As Brian told us via email: “I’m 23 years old and dress the part. But I figured it would take a phone call or two (or even just a Google search) to verify. For a gov’t pushing its “smart economy” so hard, it would seem like this is exactly the kind of tech investment they would want,” Brian told us.
They’re immigration officials. Specifically, they’re the Garda National Immigration Bureau (GNIB). It’s not their job to attract investment. That’s someone else’s gig. All they care about is whether you have a right to enter the country. Which is a problem, if your work visa expired last October.
A Google search would presumably have pulled up the New Context People page, which shows Brian Flanagan under Regional Leadership for Ireland. Without a work visa. Perhaps it’s just as well the GNIB didn’t google him.
Sunday Times journalist John Mooney was one of the first to look into Flanagan’s story when it broke on twitter. Here are some of his contemporary tweets:
He’d said he was entering state for business, which requires a visa. The GNIB were fine once they knew what was happening.
Brain’s [sic] a very nice fella. Just made a verbal error. Told immigration he was here on business rather than pleasure. Its sorted now.
he made the mistake. gardai were fine once informed but he’s not here to hire anyone.
someone obviously called GNIB and alerted them to the misunderstanding. Or they’re all on twitter at the checkpoints
I think he was being overly friendly. Mentioned work trip when he had no visa. Just a misunderstanding. Happens all the time
no country in the world allows people to just arrive and set up businesses. This was no big deal. Gardai just doing job
I don’t know enough about it. In fairness to Brian, he admitted he made a mistake and he’s now on his way.
US citizens are visa exempt if they are holidaying here. Brian told GNIB that he was doing some business. Simple error.
I think he overstated the level of business he planned to engage in. Gardai did right thing.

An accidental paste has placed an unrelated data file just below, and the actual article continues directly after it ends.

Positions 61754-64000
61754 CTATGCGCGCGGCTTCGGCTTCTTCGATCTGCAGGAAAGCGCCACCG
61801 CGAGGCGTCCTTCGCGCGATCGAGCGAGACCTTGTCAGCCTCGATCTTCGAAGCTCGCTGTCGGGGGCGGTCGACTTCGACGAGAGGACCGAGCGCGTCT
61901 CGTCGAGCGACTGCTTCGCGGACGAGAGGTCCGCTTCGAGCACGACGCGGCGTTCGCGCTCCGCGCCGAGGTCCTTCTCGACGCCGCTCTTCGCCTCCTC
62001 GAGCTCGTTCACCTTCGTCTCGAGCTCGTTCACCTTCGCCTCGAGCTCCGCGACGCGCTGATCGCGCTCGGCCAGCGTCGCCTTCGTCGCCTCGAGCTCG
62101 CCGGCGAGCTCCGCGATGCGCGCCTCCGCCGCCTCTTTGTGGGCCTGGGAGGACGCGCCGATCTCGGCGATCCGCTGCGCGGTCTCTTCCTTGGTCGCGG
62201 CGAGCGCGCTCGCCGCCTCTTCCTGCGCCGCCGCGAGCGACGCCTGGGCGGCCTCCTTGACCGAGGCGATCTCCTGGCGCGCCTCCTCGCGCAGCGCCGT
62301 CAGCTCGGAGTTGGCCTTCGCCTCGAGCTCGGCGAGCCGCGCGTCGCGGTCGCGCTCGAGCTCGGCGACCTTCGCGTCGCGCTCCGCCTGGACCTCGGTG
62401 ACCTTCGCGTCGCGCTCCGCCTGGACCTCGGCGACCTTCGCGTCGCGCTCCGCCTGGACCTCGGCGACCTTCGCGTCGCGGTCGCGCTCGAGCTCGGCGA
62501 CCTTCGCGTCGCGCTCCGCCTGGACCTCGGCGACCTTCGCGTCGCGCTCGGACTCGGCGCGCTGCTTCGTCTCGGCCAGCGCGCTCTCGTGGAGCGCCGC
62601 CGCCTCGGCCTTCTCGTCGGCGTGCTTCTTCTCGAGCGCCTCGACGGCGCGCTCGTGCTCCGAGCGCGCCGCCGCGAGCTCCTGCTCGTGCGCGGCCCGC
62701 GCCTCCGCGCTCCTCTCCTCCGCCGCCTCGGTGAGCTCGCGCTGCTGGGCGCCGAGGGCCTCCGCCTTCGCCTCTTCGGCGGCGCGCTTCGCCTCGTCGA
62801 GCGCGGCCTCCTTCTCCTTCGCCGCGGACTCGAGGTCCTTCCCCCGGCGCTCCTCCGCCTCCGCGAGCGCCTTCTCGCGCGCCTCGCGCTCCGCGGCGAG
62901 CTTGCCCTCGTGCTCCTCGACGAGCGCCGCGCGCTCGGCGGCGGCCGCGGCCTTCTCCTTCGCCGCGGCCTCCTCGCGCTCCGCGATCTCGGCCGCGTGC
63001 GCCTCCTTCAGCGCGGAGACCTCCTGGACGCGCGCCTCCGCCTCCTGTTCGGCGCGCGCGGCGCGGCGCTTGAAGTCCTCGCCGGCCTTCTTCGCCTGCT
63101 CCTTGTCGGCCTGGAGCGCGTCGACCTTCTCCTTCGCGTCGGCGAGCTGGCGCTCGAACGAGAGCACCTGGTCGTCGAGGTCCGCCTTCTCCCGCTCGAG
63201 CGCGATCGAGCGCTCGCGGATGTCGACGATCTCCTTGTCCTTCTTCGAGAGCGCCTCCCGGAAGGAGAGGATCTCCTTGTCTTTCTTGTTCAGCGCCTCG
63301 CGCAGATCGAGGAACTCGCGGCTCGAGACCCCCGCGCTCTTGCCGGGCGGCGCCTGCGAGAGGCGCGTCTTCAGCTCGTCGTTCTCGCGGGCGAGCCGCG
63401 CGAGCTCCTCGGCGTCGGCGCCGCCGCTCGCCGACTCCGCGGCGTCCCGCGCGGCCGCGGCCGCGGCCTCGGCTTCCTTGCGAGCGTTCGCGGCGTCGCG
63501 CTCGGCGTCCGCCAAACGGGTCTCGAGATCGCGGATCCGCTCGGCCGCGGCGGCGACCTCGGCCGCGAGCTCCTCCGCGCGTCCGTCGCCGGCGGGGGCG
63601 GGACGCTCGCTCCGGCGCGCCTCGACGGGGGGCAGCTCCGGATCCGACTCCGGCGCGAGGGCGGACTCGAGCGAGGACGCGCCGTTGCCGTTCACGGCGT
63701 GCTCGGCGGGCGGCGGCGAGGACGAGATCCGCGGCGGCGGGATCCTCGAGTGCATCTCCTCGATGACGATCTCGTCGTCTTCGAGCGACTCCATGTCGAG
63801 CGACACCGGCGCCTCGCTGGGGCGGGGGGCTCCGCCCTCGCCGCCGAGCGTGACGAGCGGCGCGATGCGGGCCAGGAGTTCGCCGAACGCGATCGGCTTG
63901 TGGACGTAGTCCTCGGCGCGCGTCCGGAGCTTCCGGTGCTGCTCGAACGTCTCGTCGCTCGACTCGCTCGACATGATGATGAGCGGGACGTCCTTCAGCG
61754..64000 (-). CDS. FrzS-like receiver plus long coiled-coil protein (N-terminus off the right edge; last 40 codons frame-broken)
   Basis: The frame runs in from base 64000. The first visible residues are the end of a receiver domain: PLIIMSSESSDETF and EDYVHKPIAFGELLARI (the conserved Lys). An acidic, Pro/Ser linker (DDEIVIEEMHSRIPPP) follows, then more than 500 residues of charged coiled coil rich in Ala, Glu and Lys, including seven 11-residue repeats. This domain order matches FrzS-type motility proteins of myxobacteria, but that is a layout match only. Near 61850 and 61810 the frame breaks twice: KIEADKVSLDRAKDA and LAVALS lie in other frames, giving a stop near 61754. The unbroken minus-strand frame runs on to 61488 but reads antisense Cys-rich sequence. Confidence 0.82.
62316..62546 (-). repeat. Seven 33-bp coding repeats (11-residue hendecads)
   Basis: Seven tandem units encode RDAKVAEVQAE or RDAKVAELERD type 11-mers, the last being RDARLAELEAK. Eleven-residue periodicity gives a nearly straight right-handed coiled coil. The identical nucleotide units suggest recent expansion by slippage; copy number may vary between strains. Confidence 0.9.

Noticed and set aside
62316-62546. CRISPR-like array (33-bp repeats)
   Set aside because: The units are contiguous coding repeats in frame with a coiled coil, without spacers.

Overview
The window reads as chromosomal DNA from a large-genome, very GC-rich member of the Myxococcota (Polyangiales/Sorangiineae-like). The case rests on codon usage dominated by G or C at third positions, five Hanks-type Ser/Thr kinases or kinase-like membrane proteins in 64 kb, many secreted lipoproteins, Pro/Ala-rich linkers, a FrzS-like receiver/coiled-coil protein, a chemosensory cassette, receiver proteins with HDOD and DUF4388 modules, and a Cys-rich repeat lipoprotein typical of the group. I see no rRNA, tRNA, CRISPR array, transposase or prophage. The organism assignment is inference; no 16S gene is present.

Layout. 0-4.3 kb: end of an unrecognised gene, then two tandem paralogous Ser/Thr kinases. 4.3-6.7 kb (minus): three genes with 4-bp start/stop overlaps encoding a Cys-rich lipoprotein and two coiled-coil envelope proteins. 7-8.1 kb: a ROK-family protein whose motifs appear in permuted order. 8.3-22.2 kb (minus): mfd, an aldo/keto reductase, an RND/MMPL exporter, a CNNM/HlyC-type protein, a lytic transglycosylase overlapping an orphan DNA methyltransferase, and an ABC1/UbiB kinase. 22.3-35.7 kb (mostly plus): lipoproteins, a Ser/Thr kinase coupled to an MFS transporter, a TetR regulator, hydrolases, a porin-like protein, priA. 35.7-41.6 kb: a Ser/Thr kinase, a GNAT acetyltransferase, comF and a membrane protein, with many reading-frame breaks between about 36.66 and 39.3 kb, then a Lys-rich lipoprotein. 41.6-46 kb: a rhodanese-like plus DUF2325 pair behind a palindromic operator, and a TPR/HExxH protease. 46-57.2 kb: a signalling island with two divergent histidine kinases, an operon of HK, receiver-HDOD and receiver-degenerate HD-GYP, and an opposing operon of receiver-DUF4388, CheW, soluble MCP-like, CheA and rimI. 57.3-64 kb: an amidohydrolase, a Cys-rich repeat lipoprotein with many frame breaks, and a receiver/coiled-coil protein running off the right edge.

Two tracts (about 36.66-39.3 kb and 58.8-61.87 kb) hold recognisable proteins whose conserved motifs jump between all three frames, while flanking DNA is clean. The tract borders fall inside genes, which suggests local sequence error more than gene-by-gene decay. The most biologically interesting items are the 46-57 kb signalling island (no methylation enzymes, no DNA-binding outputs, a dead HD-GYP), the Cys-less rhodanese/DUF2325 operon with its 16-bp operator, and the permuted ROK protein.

The information in Mooney’s tweets corresponds with what this reporter established independently. FaS also understands that Flanagan has applied for a permanent work/residency visa, and the application is pending. To borrow Mooney’s charitable phrasing, Brian Flanagan made an “verbal error” which led to a “misunderstanding” about his reasons for coming to Ireland.
However, there is a happy ending.
An ensuing Twitter storm erupted about Brian’s predicament, under hashtags #dublinairport and #innovationisland, roping in an Irish Senator in the process.
Within two hours, a senior politician put in a call in and had the hapless immigration officer’s decision reversed.
So to sum up, Brian Flanagan, who no longer has a valid work visa, arrived at Dublin airport. He got chatting with an immigration official, and told him he was here to hire people. The immigration official noted that Brian did not have a valid work visa and detained him. During this time, Flanagan still had his phone, and sent a message to his friend Paddy Cosgrave, who tweeted about his predicament. Cosgrave (and Flanagan) may also have contacted others. At least one Irish politician got involved in the case. At some point, either Flanagan amended his story to say he was not coming to Ireland to work, or the GNIB decided it was time to develop selective amnesia. The GNIB agreed to allow him enter the country.
The “senior politician” is not named in the article, but immediately below this paragraph is a screenshot of a tweet by Labour Senator John Gilroy welcoming the decision to allow Flanagan enter Ireland. The implication is that Gilroy called someone in the Garda National Immigration Bureau. FaS contacted the senator to confirm what calls he made, if any. In rely he stated “I can confirm that I spoke to Brian when he was the airport, I spoke to authorities to assess situation.” Gilroy told FaS he “spoke to authorities” to verify that Brian Flanagan was indeed at Dublin airport, as he had been informed.
And it’s worth pointing out that us Europeans often experience similar problems in U.S. (it happened to me only the other day when the guy didn’t believe I was a blogger going to TechCrunch Disrupt in SF – but they let me in eventually…).
Indeed. This writer has passed through US immigration several times. He can only wonder how Americans would react if a US Senator got involved if he was experiencing difficulties entering the USA without a valid visa.